The closing of an international joint marketing venture is coming back to haunt Diebold Inc.
The Canton, Ohio, maker of automated teller machines said last week that its second-quarter revenues had fallen 7%, to $280.5 million.
That helped produce a loss of $14.4 million, or 21 cents a share, compared with net income of $30.7 million, or 44 cents, a year earlier.
Banks' preoccupation with mergers and the year-2000 problem extended the sales cycle for many products, Diebold officials said. But they have also come to regret the lack of an overseas distribution channel.
International Business Machines Corp. had been Diebold's major reseller internationally through a joint venture called Interbold, which lasted seven years until IBM decided to pull out last year.
Observers said Diebold paid a favorable price in buying out IBM's stake but neglected to develop a distribution mechanism in its place. Overseas revenue accounted for about 25% of Diebold's $1.2 billion total in 1997.
During an investor conference call, Diebold chairman and chief executive officer Robert W. Mahoney said, "We made a mistake in allowing the IBM discussions to drag on too long.
"We are now moving forward with our plans for our own international distribution, which involves basically a model of direct sales representation for the major accounts and distributors for the middle market."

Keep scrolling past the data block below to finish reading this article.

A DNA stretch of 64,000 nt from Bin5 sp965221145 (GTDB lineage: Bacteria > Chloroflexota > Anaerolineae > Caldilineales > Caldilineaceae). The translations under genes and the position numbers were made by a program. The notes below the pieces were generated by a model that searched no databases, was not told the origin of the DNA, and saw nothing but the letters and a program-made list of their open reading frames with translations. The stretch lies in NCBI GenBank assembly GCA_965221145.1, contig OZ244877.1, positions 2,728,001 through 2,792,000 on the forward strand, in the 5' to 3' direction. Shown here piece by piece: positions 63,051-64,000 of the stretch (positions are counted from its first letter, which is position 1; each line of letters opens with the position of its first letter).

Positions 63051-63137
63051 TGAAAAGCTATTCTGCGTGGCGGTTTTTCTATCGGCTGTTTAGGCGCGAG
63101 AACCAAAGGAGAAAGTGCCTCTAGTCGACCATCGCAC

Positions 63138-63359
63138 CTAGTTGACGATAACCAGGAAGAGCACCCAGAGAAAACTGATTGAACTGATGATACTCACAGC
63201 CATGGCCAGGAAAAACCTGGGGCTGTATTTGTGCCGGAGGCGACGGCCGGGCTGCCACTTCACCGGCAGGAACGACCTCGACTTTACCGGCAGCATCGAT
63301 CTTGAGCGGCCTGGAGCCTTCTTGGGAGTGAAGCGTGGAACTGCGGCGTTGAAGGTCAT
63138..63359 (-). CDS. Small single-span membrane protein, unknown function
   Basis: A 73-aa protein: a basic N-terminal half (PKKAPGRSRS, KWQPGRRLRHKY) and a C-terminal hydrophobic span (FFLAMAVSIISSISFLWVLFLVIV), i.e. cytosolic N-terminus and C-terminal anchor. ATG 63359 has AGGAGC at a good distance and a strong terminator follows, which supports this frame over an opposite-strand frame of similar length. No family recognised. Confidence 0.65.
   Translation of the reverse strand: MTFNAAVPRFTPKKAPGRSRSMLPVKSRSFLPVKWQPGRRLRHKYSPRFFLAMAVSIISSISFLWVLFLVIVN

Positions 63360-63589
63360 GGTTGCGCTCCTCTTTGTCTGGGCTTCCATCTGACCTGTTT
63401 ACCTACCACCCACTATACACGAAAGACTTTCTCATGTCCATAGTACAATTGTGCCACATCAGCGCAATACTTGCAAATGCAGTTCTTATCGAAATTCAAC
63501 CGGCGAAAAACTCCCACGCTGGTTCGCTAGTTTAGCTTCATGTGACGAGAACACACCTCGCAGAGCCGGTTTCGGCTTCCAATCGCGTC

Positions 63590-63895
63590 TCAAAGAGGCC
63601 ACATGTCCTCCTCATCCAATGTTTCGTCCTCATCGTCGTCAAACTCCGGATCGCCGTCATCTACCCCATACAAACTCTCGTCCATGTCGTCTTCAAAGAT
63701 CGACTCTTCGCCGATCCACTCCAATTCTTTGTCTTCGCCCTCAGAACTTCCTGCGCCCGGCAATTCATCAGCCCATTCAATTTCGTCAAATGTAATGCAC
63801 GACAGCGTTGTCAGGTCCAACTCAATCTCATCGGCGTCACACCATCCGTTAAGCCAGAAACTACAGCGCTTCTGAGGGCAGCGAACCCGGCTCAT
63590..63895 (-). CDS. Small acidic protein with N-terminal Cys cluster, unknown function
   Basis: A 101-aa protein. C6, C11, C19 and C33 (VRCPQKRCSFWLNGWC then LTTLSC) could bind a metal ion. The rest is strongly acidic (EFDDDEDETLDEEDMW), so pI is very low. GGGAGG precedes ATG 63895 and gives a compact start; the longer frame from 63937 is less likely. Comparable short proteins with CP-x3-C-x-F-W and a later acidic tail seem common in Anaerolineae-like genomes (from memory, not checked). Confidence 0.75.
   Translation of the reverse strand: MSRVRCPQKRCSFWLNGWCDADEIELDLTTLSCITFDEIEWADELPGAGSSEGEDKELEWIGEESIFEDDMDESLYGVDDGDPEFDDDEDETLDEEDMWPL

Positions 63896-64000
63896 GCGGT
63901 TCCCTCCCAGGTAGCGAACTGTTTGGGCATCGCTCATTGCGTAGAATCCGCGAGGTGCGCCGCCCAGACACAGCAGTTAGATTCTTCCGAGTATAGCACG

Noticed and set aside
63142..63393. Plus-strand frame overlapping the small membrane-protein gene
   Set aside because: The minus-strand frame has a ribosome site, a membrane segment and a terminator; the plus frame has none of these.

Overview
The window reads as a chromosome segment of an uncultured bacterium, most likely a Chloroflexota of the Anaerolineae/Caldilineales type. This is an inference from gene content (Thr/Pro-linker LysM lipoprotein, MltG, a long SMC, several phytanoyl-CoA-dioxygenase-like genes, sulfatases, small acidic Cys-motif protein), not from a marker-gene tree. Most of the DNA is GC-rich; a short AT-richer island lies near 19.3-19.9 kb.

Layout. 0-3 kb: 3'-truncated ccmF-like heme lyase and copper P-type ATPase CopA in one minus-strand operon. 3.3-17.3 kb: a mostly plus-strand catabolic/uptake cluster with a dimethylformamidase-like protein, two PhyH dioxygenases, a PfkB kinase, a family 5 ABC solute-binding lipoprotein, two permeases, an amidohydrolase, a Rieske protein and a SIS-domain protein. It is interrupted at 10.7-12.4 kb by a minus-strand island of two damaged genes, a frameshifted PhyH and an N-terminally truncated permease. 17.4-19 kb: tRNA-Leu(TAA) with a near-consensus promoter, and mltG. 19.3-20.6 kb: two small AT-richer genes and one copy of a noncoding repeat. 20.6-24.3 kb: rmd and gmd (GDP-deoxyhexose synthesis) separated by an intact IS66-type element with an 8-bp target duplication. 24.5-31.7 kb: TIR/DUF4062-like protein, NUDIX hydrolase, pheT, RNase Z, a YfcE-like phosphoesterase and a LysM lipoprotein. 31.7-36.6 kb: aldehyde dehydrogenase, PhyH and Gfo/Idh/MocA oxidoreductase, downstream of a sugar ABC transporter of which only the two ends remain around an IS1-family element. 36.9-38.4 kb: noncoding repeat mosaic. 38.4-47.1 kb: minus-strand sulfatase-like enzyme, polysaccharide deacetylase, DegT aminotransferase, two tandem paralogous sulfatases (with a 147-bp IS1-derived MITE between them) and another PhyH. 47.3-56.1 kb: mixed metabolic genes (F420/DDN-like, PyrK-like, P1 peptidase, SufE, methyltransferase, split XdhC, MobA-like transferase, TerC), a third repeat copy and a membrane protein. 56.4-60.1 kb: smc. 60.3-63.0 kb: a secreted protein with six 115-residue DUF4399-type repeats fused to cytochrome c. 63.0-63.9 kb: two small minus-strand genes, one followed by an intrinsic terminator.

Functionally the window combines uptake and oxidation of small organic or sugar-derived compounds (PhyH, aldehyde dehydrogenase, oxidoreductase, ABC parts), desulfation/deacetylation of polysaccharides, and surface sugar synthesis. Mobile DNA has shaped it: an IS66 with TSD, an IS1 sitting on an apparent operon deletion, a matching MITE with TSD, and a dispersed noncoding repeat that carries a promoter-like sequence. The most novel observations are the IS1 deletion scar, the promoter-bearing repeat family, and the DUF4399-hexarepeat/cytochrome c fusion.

Diebold also recently undertook a "realignment" project, aimed at driving down costs by $22 million annually. In addition to eliminating more than 600 jobs through early retirements, the company would reduce its use of part-time contract workers, consolidate facilities, and write off certain assets and discontinued product lines.
That effort prompted a one-time, after-tax charge of $42 million, or 60 cents a share, in the second quarter. Excluding the charge, earnings per share would have been 39 cents.
Diebold's lack of an alternative international distribution plan came as a surprise, said Richard Sporrer, an analyst at Parker Hunter Inc., Pittsburgh.
"A lot of analysts thought they had one in place (but) that really wasn't the case," he said. "I wouldn't say they are starting from scratch, but they do have a lot to do. They think they can get it done between now and the end of the year."
Mr. Sporrer still rates the company a "buy."
The stock closed at $30.1875 per share Friday, down 45% from its Feb. 5 high of $55.3125.
NCR Corp., Diebold's chief rival in ATM sales, also reported a revenue decline but managed to exceed analysts' expectations.
Overall second-quarter revenue at the Dayton, Ohio, computer maker was $1.5 billion, down 4% from a year earlier.
Net operating income was $23 million, reversing a net loss of $19 million.
Per-share earnings of 19 cents exceeded the First Call analyst consensus by 4 cents.
NCR's stock closed at $34.25 Friday, up $1.8125 for the week.